Software

Ubuntu reverting to Xorg in Bionic Beaver

Wayland doesn't share nicely, and its crashes are catastrophic

By Richard Chirgwin

48 SHARE

Ten years' worth of effort to replace the Xorg graphics framework has been given a “must try harder” mark by Ubuntu, which says its next release will not use Wayland by default.

Ubuntu's desktop engineering manager Will Cooke made the announcement last Friday, saying the decision applies to the Bionic Beaver release due in April.

He listed three shortcomings in Wayland: screen sharing works (for example in Skype, Hangouts and WebRTC) better in Xorg, remote desktop control ditto, and “recoverability from Shell crashes is less dramatic”.

Screen sharing is the big killer: in Wayland, both the screen sharing protocol and the GNOME implementation (PipeWire) are still under development. PipeWire was formally unveiled as a project in September 2017.

Once development is completed, Cooke wrote, there's still going to be a lag while third-party developers integrate the screen sharing.

As for crash recovery: under Xorg, the shell can be recovered independently of the display server and running applications. Wayland hasn't reached that point yet, so if it falls over, so do any applications the user has loaded.

“The architecture of GNOME Shell and Mutter is such that a GNOME Shell crash will end your whole session, killing running applications and returning you to the login screen”, Cooke wrote. “There are two solutions to this problem when using Wayland: make sure the shell doesn’t crash or change the architecture. Both of these are work[s] in progress and we continue to contribute to this work upstream.”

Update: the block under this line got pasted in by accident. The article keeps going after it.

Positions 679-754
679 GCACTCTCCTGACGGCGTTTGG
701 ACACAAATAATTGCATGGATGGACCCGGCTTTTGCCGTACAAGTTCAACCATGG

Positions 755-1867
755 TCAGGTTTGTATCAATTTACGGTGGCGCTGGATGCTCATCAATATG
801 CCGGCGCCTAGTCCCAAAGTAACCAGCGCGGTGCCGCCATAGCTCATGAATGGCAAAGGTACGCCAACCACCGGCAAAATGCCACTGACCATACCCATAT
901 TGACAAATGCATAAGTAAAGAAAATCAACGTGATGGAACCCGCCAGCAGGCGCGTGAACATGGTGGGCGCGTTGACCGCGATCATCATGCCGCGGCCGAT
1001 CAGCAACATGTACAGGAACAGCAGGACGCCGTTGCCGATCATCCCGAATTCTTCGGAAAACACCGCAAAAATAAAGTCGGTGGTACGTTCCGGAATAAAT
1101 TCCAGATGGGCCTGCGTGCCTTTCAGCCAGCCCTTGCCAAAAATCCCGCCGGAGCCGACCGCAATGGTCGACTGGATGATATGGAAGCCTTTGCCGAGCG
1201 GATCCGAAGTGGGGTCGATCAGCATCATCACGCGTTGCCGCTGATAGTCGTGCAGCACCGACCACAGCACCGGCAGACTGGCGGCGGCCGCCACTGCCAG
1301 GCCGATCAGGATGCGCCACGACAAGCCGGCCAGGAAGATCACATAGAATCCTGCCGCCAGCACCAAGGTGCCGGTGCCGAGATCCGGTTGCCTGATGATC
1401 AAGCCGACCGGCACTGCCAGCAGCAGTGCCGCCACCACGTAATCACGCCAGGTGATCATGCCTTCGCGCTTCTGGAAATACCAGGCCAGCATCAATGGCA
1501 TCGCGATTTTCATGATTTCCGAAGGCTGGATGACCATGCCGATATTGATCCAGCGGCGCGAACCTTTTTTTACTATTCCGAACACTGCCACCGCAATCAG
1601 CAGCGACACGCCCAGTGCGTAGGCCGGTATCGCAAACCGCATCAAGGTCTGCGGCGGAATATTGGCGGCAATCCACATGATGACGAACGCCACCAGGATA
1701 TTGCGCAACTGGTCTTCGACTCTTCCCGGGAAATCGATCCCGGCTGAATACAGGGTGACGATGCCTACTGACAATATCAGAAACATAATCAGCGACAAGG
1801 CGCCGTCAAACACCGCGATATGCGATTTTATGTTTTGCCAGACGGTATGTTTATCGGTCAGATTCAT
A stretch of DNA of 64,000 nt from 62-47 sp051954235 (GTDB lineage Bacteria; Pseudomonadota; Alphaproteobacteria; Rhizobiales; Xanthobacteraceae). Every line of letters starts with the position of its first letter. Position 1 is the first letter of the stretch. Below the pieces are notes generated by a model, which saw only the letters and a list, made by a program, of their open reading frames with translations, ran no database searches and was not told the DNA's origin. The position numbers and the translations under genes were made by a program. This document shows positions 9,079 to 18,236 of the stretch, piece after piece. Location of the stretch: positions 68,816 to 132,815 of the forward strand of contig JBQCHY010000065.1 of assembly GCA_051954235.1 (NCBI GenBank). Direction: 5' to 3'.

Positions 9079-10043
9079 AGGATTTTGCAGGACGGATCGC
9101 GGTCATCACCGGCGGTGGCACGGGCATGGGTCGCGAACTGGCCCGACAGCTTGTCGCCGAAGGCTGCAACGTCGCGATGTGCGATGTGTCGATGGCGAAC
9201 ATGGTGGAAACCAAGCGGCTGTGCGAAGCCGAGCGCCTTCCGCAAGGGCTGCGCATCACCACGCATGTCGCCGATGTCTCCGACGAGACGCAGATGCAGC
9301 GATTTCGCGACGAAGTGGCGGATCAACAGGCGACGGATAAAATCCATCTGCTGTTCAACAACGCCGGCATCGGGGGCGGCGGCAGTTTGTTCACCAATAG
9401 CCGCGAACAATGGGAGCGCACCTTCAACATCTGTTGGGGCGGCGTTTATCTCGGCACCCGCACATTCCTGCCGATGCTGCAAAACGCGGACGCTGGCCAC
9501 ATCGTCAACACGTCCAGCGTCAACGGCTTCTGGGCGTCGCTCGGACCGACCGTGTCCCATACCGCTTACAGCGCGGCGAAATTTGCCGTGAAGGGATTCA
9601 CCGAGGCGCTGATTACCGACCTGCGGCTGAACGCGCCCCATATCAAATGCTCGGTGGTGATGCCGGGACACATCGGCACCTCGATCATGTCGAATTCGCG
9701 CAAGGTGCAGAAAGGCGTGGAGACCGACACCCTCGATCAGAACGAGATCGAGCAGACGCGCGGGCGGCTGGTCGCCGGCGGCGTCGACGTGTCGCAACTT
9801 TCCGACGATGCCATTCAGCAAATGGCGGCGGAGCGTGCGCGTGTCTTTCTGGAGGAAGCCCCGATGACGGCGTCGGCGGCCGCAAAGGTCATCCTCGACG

He emphasised that Ubuntu will still work on Wayland “by adding features and fixing bugs”.

Bionic Beaver is formally numbered 18.04, and Cooke said the decision will be re-evaluated for Ubuntu 18.10. ®

Sign up to our NewsletterGet IT in your inbox daily

48 Comments

More from The Register

Linux 4.19 lets you declare your trust in AMD, IBM and Intel

Wave the CPU trust flag if you're feeling safe enough

Nvidia adds nine nifty AI supercomputing containers to the cloud

Now you can splash out on tons of GPUs if you really need to

AI caramba! Nvidia devs get a host of new kit to build smart systems

Kubernetes for GPUs, a PyTorch extension, TensorRT 4, and much, much more

AI, AI, Pure: Nvidia cooks deep learning GPU server chips with NetApp

Pure Storage's AIRI reference architecture probably a bit jelly

Linux kernel 'give me root, now' security hole sighted, dubbed 'Mutagen Astronomy'

Red Hat Enterprise and CentOS users at risk

Try our new driverless car software says Nvidia, as it suspends driverless car trials

Post crash test hits share price

Looking to nab Nvidia's GeForce chips? You need cash and patience

GPU shortage equals four-month wait time for buyers

Nvidia quickly kills its AMD-screwing GeForce 'partner program' amid monopoly probe threat

GPU giant rails against rumors of stiffing sellers

Cavium has two more tilts at Arm servers as Nvidia offers Arm-bots

HPC types offered density, carriers get roll-your-own customer-premises kit

Nvidia shrugs off crypto-mining crash, touts live ray-tracing GPUs, etc

Roundup Also, how Apple's Siri uses your location to improve its speech recognition